Mr. Kessler hits the “nail on the head” by stating that competition will increase broadband penetration and solve net neutrality issues, but threatening regulation is not the way to achieve his goals. Only by introducing more service providers in each market will the objectives be achieved. The “beat them with a stick” approach does not work most of the time.
Regulatory uncertainty is spoiling the rollout of Steve Jobs’s latest inspirations.There’s a better way to spur broadband competition.
AT&T’s Picturephone, shown at the 1964 World’s Fair, was a huge flop. Apple’s new iPhone 4, announced this week, has a front-facing camera for video chats. It might succeed, except that AT&T isn’t providing enough bandwidth capacity.
First, the company won’t allow two-way video to work over its data network. Second, AT&T just made bandwidth-intensive video expensive by dropping iPhone and iPad’s $30 per month unlimited data plans and replacing them with a two-tiered plan of $15 a month for under 200 megabyte usage or $25 for two gigs. Not that I have a problem with AT&T charging me or the 2% of its customers who are heavy data users. I can always sign up with a competitor. Oh, wait. There are none. AT&T has an exclusive contract with Apple.
This article is a thorough review of the different options to create and enforce net neutrality. The bottom line is that we need to rewrite this country’s telecommunications laws, but the current Congress is not up to that task.
Owen D. Kurtin | The National Law Journal
On March 16, the Federal Communications Commission issued its National Broadband Plan, a compendium of lofty goals for extending broadband penetration throughout the United States and targeting specific industries and sectors, such as health care and education. As part of the plan, the FCC explicitly supported the principle of “net neutrality,” that of ensuring that internet backbone providers may not impose premium pricing or discriminatory access upon content and applications providers that use their networks, no matter how heavy their use of the available bandwidth.
The bickering begins over who has control to regulate something that isn’t broken yet. All three branches of government are now involved to solve a problem that has yet to be a concern. Why don’t we wait until there is a problem before we create more regulation and most likely destroy a growth engine in our economy.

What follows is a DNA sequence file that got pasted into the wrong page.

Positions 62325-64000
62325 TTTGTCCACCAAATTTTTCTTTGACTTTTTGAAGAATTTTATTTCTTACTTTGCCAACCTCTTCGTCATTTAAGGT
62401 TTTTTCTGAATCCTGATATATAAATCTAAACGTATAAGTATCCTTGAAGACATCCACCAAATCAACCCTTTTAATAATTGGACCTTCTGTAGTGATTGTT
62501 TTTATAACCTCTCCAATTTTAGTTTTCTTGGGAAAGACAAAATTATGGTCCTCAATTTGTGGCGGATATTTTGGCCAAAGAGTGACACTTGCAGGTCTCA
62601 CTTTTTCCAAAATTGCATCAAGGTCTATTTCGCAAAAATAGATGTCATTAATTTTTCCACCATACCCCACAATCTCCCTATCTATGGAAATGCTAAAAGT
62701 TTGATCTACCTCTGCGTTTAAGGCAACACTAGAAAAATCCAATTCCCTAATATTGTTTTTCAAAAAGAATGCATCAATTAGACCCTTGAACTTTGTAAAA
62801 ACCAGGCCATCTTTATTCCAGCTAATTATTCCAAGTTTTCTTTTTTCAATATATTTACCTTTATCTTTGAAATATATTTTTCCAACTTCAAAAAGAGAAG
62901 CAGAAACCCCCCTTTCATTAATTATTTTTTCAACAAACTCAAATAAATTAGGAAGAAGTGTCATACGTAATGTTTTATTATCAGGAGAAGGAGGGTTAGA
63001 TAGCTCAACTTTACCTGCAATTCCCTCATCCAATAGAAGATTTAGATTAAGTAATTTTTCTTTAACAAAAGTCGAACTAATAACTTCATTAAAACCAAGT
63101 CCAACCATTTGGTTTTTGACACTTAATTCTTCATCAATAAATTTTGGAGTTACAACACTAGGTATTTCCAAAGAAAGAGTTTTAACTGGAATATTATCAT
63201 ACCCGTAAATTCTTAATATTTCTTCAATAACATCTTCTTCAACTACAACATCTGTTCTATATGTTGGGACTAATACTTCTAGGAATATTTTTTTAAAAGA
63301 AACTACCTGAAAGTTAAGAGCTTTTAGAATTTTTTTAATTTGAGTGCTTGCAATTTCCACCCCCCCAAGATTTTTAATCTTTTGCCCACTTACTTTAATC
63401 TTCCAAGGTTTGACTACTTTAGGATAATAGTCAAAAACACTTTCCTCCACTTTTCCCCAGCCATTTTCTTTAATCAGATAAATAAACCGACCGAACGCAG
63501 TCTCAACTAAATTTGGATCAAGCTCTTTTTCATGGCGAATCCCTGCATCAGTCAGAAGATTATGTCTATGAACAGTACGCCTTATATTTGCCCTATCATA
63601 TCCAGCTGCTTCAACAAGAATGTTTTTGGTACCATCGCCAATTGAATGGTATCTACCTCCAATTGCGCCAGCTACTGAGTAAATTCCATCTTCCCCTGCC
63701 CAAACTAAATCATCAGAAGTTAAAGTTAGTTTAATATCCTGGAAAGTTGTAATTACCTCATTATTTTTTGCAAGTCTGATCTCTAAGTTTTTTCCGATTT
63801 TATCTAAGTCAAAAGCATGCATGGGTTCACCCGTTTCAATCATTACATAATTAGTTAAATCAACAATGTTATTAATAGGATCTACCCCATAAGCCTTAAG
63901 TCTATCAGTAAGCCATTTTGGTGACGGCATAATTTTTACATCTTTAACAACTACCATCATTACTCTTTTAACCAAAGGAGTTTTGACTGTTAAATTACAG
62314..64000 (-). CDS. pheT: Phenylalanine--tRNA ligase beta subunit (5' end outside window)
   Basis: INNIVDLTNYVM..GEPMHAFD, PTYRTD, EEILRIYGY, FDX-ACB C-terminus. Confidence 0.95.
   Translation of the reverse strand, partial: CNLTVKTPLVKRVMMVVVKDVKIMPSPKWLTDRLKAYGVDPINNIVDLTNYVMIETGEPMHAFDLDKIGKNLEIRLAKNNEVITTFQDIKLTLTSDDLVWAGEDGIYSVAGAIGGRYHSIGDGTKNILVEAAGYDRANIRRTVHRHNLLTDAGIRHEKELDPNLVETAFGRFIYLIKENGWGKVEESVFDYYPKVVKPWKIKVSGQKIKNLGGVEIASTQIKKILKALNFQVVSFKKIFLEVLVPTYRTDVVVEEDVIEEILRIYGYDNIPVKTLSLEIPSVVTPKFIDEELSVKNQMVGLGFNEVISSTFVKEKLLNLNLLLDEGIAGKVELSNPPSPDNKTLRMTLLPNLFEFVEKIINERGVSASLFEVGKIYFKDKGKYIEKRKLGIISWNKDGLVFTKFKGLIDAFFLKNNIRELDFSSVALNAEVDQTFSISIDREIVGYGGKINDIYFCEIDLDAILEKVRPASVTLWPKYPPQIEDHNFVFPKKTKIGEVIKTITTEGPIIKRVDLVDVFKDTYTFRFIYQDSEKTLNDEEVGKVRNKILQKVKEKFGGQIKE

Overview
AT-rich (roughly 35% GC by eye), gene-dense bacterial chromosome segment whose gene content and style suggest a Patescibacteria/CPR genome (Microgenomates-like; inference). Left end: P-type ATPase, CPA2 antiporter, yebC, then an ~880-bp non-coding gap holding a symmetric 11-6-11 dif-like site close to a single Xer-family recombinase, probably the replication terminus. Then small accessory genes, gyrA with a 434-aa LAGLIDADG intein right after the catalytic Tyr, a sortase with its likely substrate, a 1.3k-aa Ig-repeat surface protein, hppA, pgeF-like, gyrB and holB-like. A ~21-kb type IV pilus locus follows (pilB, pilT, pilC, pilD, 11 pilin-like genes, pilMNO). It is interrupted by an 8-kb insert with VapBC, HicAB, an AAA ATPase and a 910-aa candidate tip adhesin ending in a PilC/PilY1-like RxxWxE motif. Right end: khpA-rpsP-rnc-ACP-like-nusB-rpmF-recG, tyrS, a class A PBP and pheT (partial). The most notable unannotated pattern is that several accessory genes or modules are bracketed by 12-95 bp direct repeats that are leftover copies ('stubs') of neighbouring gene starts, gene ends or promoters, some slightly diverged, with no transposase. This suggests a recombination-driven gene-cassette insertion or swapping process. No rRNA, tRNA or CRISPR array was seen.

The Federal Communications Commission’s plan to impose Net neutrality regulations just became much more difficult to pull off.
A bipartisan group of politicians on Monday told FCC Chairman Julius Genachowski, in no uncertain terms, to abandon his plans to impose controversial new rules on broadband providers until the U.S. Congress changes the law.
This is a familiar time of year for TV fans. It’s the end of the season for original programs and the start of summer reruns for many. Some shows are better the second time around, but some lose their punch, or should, if you see them again and again.
For the Federal Communications Commission (FCC), this summer’s big rerun is being brought to you by AT&T, which first broadcast its blockbuster “shock and awe” show last fall. Now AT&T is doing it again. While the FCC may have been spooked by this exercise in intimidation the first time around, there’s no excuse for the Commission panicking, screaming, or getting weak in the knees again.
Washington Post Staff Writer
Monday, May 3, 2010
The chairman of the Federal Communications Commission has indicated he wants to keep broadband services deregulated, according to sources, even as a federal court decision has exposed weaknesses in the agency’s ability to be a strong watchdog over the companies that provide access to the Web.
by Marguerite Reardon
In Washington, D.C., Google is learning there’s nothing wrong with a little diplomacy.
In a Federal Communications Commission filing earlier this week, Google reiterated its support for Net neutrality regulation, but it didn’t take sides in the ongoing debate over whether the FCC should reclassify broadband services to help ensure the agency has the authority to enforce that regulation.
The FCC’s authority was challenged earlier this month when a federal appeals court sided with Comcast, ruling that the FCC had no legal basis for censuring the company for violating its Net neutrality principles.
Whenever they actually get a network built…
04:15PM Thursday Apr 22 2010 by Karl Bode
We already knew that Google’s plan to deploy 1 Gbps fiber to the home to a limited area was going to operate as a wholesale operation — with open access allowing ISPs to come in and compete on top of the network (whenever it’s finally built). Part of the reason Google’s deploying the network is so they can show how open access and competition can help keep prices down, service quality up and carriers on their best behavior. The company this week reiterated their dedication to open access, inviting companies like Comcast and AT&T to offer service over the network when it’s finally built: